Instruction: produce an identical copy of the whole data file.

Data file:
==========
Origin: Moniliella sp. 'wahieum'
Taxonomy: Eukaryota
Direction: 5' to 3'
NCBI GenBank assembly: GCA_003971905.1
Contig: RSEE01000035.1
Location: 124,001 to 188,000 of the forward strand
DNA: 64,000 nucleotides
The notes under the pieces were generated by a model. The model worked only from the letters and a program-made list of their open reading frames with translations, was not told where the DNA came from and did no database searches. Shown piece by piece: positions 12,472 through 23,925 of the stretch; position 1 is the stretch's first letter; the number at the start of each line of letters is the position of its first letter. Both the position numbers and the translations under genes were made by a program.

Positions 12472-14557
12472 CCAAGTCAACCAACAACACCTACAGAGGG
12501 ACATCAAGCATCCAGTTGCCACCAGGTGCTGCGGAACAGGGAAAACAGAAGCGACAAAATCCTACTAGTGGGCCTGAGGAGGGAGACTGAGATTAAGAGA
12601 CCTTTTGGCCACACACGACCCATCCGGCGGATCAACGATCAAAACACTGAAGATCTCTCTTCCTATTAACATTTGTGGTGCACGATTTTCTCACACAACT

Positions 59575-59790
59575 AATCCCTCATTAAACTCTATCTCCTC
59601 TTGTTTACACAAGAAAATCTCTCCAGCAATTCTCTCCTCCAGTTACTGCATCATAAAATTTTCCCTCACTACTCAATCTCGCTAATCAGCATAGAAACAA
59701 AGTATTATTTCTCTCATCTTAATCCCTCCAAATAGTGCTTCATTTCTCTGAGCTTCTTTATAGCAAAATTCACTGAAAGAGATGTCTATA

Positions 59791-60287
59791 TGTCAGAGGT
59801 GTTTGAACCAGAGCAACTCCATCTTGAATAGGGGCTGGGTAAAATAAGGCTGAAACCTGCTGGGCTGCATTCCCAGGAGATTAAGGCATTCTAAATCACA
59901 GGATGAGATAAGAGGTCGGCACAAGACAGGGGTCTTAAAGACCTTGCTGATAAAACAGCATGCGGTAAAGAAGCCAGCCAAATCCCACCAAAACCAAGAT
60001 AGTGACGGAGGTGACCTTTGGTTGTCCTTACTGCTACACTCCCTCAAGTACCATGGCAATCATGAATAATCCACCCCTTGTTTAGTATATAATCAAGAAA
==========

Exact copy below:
Origin: Moniliella sp. 'wahieum'
Taxonomy: Eukaryota
Direction: 5' to 3'
NCBI GenBank assembly: GCA_003971905.1
Contig: RSEE01000035.1
Location: 124,001 to 188,000 of the forward strand
DNA: 64,000 nucleotides
The notes under the pieces were generated by a model. The model worked only from the letters and a program-made list of their open reading frames with translations, was not told where the DNA came from and did no database searches. Shown piece by piece: positions 12,472 through 23,925 of the stretch; position 1 is the stretch's first letter; the number at the start of each line of letters is the position of its first letter. Both the position numbers and the translations under genes were made by a program.

Positions 12472-14557
12472 CCAAGTCAACCAACAACACCTACAGAGGG
12501 ACATCAAGCATCCAGTTGCCACCAGGTGCTGCGGAACAGGGAAAACAGAAGCGACAAAATCCTACTAGTGGGCCTGAGGAGGGAGACTGAGATTAAGAGA
12601 CCTTTTGGCCACACACGACCCATCCGGCGGATCAACGATCAAAACACTGAAGATCTCTCTTCCTATTAACATTTGTGGTGCACGATTTTCTCACACAACT

Positions 59575-59790
59575 AATCCCTCATTAAACTCTATCTCCTC
59601 TTGTTTACACAAGAAAATCTCTCCAGCAATTCTCTCCTCCAGTTACTGCATCATAAAATTTTCCCTCACTACTCAATCTCGCTAATCAGCATAGAAACAA
59701 AGTATTATTTCTCTCATCTTAATCCCTCCAAATAGTGCTTCATTTCTCTGAGCTTCTTTATAGCAAAATTCACTGAAAGAGATGTCTATA

Positions 59791-60287
59791 TGTCAGAGGT
59801 GTTTGAACCAGAGCAACTCCATCTTGAATAGGGGCTGGGTAAAATAAGGCTGAAACCTGCTGGGCTGCATTCCCAGGAGATTAAGGCATTCTAAATCACA
59901 GGATGAGATAAGAGGTCGGCACAAGACAGGGGTCTTAAAGACCTTGCTGATAAAACAGCATGCGGTAAAGAAGCCAGCCAAATCCCACCAAAACCAAGAT
60001 AGTGACGGAGGTGACCTTTGGTTGTCCTTACTGCTACACTCCCTCAAGTACCATGGCAATCATGAATAATCCACCCCTTGTTTAGTATATAATCAAGAAA